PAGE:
Where are you most likely to get into a tram accident in Prague?

Accident numbers are back at their pre-pandemic levels, and for pedestrians the main cause is inattentive behavior.

Expats.cz Staff

Written by Expats.cz Staff Published on 02.06.2023 16:00:00 (updated on 02.06.2023) Reading time: 2 minutes

The most dangerous stretch in Prague for accidents between pedestrians and trams is between the Štěpánská and I.P. Pavlova stops, while for collisions between cars and trams, the most dangerous area is between the Národní třída and Národní divadlo stops.

Between 2017 and 2022, the Prague Public Transport Company (DPP) recorded 7,083 collisions between cars and trams and 473 accidents involving pedestrians, according to a ČTK report.

Last year alone saw 1,241 tram accidents with cars and 83 with pedestrians, of which four were fatal. The numbers returned to what they had been before the coronavirus pandemic. They had dropped significantly in 2020 due to fewer tourists and less movement of people around the city.

In the section between the Štěpánská and I.P. Pavlova stops, there were 19 accidents between 2017 and 2022, three of which were fatal. The next most dangerous spots were between Biskupcová and Ohrada, with eight accidents, and between Wenceslas Square and Jindřišská, with seven. In the latter two cases, there were no fatalities.

Headphones, hoods and cell phones a leading cause

In about a third of cases, the accidents involved foreign tourists who are not used to Prague’s trams. DPP communications head Daniel Šabík said that Prague has the most tram traffic among cities in the EU. "Neither Berlin, nor Vienna, nor Dresden operates as many carriages as Prague during peak hours," he said. Based on the volume of traffic, the probability of a collision between a pedestrian and a tram is significantly higher in Prague than in Berlin or Vienna, he added.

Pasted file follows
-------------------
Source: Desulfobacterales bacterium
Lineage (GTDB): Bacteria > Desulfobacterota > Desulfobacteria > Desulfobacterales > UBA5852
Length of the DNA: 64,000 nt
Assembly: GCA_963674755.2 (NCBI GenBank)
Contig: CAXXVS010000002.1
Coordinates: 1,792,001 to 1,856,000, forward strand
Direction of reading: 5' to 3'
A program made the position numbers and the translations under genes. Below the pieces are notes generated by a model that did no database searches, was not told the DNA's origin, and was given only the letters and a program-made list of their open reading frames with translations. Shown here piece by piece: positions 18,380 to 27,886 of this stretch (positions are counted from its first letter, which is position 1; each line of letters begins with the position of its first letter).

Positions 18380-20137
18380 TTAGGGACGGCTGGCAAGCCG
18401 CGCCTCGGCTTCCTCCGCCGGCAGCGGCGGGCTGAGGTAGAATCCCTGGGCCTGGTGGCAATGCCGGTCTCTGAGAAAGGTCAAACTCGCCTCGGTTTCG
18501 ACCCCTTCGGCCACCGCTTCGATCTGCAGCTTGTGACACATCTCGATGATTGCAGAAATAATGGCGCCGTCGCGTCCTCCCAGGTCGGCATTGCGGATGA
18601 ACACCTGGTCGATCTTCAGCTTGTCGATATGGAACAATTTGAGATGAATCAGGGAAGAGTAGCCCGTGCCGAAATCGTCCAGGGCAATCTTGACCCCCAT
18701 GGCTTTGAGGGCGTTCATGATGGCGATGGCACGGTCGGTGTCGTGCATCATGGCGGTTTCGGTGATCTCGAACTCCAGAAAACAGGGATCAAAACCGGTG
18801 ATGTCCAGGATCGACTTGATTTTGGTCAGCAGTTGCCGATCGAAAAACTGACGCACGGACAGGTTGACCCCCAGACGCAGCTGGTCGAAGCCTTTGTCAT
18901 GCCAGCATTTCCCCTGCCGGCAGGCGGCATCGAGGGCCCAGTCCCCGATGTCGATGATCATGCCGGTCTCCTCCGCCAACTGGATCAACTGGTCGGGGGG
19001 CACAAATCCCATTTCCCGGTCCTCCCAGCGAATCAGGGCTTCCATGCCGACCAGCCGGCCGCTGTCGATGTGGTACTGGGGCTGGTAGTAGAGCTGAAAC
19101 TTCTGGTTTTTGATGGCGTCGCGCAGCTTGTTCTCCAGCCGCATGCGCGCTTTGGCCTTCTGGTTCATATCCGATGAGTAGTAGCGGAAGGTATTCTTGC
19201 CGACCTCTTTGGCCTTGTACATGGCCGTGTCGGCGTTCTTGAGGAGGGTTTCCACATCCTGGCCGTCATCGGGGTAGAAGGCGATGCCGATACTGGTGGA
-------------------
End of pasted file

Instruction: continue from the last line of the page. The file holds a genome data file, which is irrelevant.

Pedestrians vs. trams 2022. Photo: Facebook / Dopravní podnik hlavního města Prahy
Pedestrians vs. trams 2022. Photo: Facebook / Dopravní podnik hlavního města Prahy

Factors that lead to accidents include pedestrians wearing headphones that block the noise of oncoming traffic, wearing a hood that restricts the field of vision, or looking at a mobile phone while walking. Prague has in the past launched several campaigns to educate the public about the dangers of these behaviors.

Accidents involving cars more evenly spread out

As for collisions between trams and cars, there were 136 between the Národní třída and Národní divadlo stops between 2017 and 2022. The second most frequent section in terms of accidents with cars is the section between Ortenovo náměstí and Nádraží Holešovice, with109 accidents over those five years.

Next is the track between Štěpánská and I.P. Pavlova with 85 collisions. However, these accidents are relatively evenly distributed across the city; the 10 sections with the highest number of collisions account for 11 percent of the total number of collisions.

Milan Bárta, who is in charge of training tram drivers for DPP, said accidents with trams and cars are always the fault of the driver of the car. Even if a tram "rubs" against a poorly parked car, its driver is to blame. Trams also have longer braking distances, and they cannot avoid hitting a driver who is in the wrong place.

Accidents can complicate travel across the entire tram network. Minor accidents can be resolved in about half an hour, but still need to be documented by DPP accident investigators.

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